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INDIANAPOLIS (Jan. 13, 2015) – When the Marion County Justice Complex Board finally begins work next month, it and the City County Council will likely have less than six weeks to examine, debate and sign off on Mayor Ballard’s proposal to build the $408 million jail/sheriff’s department/courts campus southwest of downtown Indianapolis.

The mayor and the developer have targeted March 31 as the deadline for the council’s approval to qualify for optimum financing.

“Hopefully we can get it done as soon as possible because it is the cost of money,” Ballard said on FOX59 Morning News, “so that the developers could go get the money at the rate that we want them to get.

“If they go past a certain point then what we presume to be the deal, if you will, by the cost of money probably would not apply anymore so they have to have their deadline to make sure they can go to the market and do what they have to do.”

WMB Heartland Justice Partners submitted the winning bid to build the project and lease it to the city at the cost of approximately $47 million per year for 35 years.

In 2054 ownership and management of the building would revert to the city.

The lead partner in the consortium is Meridiam, a public pension fund investor, which is arranging financing of the construction.

“Our financing deal is not dependent on the March 30th date, I should say that,” said Jane Garvey, chair of Meridiam’s North American Fund. “If we move it to the summer that would certainly work for us.

“We’ve got pretty good relationships with the various banks. We’ve got financing pretty well set with them. Obviously with the interest rates we would have to see where we are with them but that’s true if you sign next month or in March or in the summer.”

Regarding the volatility of interest rates, Mayor Ballard told FOX59 News that a quick calculation determined that, “if we got it done right now, actually, we were estimating it yesterday that it would probably come in a million dollars annually less, just under a million dollars less, if we did it today.”

A clarifying statement by WMB to FOX59 News indicated that, “June 1 is our goal for start of construction. March 31 has been the goal for financial close which would mean that we would need council approval by early March. Delaying a month exposes the city to interest rate movements which would make the project more costly. A significant delay of much more than that would threaten the loss of committed financing that WMB has been able to secure in the current “low risk” environment.”

With the flexibility noted in the deal approval deadline, some city county councilors are taking a go-slow approach to assure that the council and the board are not rushed into a decision such as occurred with confirmation of the Regional Operations Center project in 2011.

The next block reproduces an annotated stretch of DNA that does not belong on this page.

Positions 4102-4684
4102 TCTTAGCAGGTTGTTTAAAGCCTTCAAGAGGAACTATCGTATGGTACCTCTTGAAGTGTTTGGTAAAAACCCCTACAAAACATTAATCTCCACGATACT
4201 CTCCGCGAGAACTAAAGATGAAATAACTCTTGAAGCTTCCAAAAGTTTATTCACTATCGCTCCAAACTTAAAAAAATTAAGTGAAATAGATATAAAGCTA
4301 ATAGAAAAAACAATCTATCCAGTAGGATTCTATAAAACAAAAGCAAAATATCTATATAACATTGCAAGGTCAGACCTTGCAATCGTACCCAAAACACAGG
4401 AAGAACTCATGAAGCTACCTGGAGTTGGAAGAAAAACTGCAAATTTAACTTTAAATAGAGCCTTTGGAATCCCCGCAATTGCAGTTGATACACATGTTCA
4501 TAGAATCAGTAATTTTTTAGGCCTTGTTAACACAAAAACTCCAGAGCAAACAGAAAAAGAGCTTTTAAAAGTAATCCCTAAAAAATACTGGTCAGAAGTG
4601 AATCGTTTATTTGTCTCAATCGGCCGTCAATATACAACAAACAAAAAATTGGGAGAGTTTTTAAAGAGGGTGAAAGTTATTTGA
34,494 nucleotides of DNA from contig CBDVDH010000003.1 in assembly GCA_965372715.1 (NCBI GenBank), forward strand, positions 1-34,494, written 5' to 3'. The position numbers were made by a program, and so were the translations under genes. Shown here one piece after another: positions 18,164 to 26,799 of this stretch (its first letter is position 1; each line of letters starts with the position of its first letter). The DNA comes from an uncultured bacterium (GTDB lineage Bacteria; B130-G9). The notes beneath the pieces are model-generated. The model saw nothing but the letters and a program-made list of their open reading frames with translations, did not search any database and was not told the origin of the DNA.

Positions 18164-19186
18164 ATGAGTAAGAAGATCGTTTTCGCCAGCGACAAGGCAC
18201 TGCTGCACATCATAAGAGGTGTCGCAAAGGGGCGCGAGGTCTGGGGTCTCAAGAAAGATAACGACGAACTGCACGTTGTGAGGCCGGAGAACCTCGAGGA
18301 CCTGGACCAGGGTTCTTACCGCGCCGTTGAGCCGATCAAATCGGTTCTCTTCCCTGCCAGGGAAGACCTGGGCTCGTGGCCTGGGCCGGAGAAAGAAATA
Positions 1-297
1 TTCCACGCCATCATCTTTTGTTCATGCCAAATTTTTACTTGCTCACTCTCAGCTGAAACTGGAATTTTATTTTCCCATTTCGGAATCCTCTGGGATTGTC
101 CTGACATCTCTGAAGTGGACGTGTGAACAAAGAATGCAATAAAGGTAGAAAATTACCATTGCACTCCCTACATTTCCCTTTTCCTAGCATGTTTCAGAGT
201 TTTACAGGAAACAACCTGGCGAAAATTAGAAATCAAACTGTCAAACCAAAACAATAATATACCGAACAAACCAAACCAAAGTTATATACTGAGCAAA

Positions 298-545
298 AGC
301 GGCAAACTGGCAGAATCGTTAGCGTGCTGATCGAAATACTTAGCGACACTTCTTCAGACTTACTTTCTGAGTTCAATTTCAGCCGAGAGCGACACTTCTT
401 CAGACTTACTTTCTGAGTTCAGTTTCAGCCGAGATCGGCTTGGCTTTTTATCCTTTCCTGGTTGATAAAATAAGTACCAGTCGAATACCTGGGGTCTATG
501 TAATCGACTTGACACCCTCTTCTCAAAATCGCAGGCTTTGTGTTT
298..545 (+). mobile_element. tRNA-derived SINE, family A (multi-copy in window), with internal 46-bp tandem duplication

“If the memory of the ROC deal does not weigh on it then something is wrong,” said Councilman Jeff Miller, a republican, who was not on the council when the problem-plagued lease and site were approved with the faulty understanding that the NFL required such an operations center as part of its Super Bowl XLVI contract with the city. “We need to look at the fact that even the administration is saying there were things about that deal that in hindsight should’ve been vetted more thoroughly. That to me says we have to consider that we have to look at why that didn’t happen the right way.”

The five-member Complex Board, made up of council, administration and sheriff’s appointees, won’t be approved to officially begin work until early February, two months after the Mayor’s announcement of the winning bid.

“Now is the time for this board to look at it and for the public to look at it and we want to get lots of questions,” said Miller. “We want folks to ask lots of questions, to really probe.

“The council will work on its own timeline. We will respect the mayor. The mayor would like it to be by the end of March but we’ve got to work on our own timeline. If it takes longer than that, it takes longer than that.”

Veteran Councilman Monroe Gray, a democrat, said the memory of the ROC debate, when councilors later complained they weren’t given the full financial picture of the 25-year $18 million deal, could slow council approval of the justice center project.

Garvey, a former FAA Administrator, is in Indianapolis meeting with stakeholders, judges, councilors and the administration, answering questions in what she called an atmosphere of, “transparency,” mindful of the council’s past ROC experience.

“We haven’t finalized the finance deal with the city,” she said, hoping such a contract with its final lease figures can be signed this summer after council approval, “but generally it is pretty consistent so you can plan for it.”

The Ballard administration said it would release details of the two non-winning bids for comparison with the WMB proposal only after the agreement is approved by the council and signed.

An attorney for the democratic-majority council told FOX59 News that, “The statute says they are to release the “proposals” (not “proposal”) at least 7 days before the public hearing,” of the proposed Marion County Justice Complex Board which hasn’t yet been created.

Garvey is undeterred by the approval process which may initially slow the project.

“The city is doing something very innovative here and the mayor deserves credit for that,” she said regarding the plan that has developers seeking private financing based on the city’s committment to a long term lease. “It is a new way to think about project delivery in the U.S.

“It’s a wonderful opportunity to do it right and we want to do it right. As we say in Boston, ‘It’s wicked cool.'”

The Center is set to open in 2018.